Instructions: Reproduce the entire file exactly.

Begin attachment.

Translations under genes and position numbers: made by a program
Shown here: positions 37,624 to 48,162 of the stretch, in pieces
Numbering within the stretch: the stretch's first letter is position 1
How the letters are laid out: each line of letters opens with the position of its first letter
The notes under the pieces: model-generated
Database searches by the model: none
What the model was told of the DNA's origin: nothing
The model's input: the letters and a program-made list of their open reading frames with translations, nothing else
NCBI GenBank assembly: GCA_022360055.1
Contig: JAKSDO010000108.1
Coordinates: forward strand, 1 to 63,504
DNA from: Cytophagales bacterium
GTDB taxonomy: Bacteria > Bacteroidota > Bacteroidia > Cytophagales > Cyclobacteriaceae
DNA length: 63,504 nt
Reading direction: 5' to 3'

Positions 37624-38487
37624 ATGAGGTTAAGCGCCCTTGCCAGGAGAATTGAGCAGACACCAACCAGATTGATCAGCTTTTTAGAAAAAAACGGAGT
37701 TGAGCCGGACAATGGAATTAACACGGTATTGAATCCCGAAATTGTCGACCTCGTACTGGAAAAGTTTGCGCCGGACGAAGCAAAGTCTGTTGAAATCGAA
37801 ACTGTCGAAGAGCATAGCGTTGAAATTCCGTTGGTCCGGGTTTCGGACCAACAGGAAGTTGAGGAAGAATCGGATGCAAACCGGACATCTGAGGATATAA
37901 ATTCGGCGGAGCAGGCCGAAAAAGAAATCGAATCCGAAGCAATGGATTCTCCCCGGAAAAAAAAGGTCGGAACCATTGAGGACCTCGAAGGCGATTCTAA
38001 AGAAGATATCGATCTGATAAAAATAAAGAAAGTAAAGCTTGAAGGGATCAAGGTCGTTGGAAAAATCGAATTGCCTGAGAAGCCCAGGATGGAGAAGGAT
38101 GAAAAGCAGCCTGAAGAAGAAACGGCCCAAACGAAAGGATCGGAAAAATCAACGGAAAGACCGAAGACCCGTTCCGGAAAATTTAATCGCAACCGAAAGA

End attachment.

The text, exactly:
Translations under genes and position numbers: made by a program
Shown here: positions 37,624 to 48,162 of the stretch, in pieces
Numbering within the stretch: the stretch's first letter is position 1
How the letters are laid out: each line of letters opens with the position of its first letter
The notes under the pieces: model-generated
Database searches by the model: none
What the model was told of the DNA's origin: nothing
The model's input: the letters and a program-made list of their open reading frames with translations, nothing else
NCBI GenBank assembly: GCA_022360055.1
Contig: JAKSDO010000108.1
Coordinates: forward strand, 1 to 63,504
DNA from: Cytophagales bacterium
GTDB taxonomy: Bacteria > Bacteroidota > Bacteroidia > Cytophagales > Cyclobacteriaceae
DNA length: 63,504 nt
Reading direction: 5' to 3'

Positions 37624-38487
37624 ATGAGGTTAAGCGCCCTTGCCAGGAGAATTGAGCAGACACCAACCAGATTGATCAGCTTTTTAGAAAAAAACGGAGT
37701 TGAGCCGGACAATGGAATTAACACGGTATTGAATCCCGAAATTGTCGACCTCGTACTGGAAAAGTTTGCGCCGGACGAAGCAAAGTCTGTTGAAATCGAA
37801 ACTGTCGAAGAGCATAGCGTTGAAATTCCGTTGGTCCGGGTTTCGGACCAACAGGAAGTTGAGGAAGAATCGGATGCAAACCGGACATCTGAGGATATAA
37901 ATTCGGCGGAGCAGGCCGAAAAAGAAATCGAATCCGAAGCAATGGATTCTCCCCGGAAAAAAAAGGTCGGAACCATTGAGGACCTCGAAGGCGATTCTAA
38001 AGAAGATATCGATCTGATAAAAATAAAGAAAGTAAAGCTTGAAGGGATCAAGGTCGTTGGAAAAATCGAATTGCCTGAGAAGCCCAGGATGGAGAAGGAT
38101 GAAAAGCAGCCTGAAGAAGAAACGGCCCAAACGAAAGGATCGGAAAAATCAACGGAAAGACCGAAGACCCGTTCCGGAAAATTTAATCGCAACCGAAAGA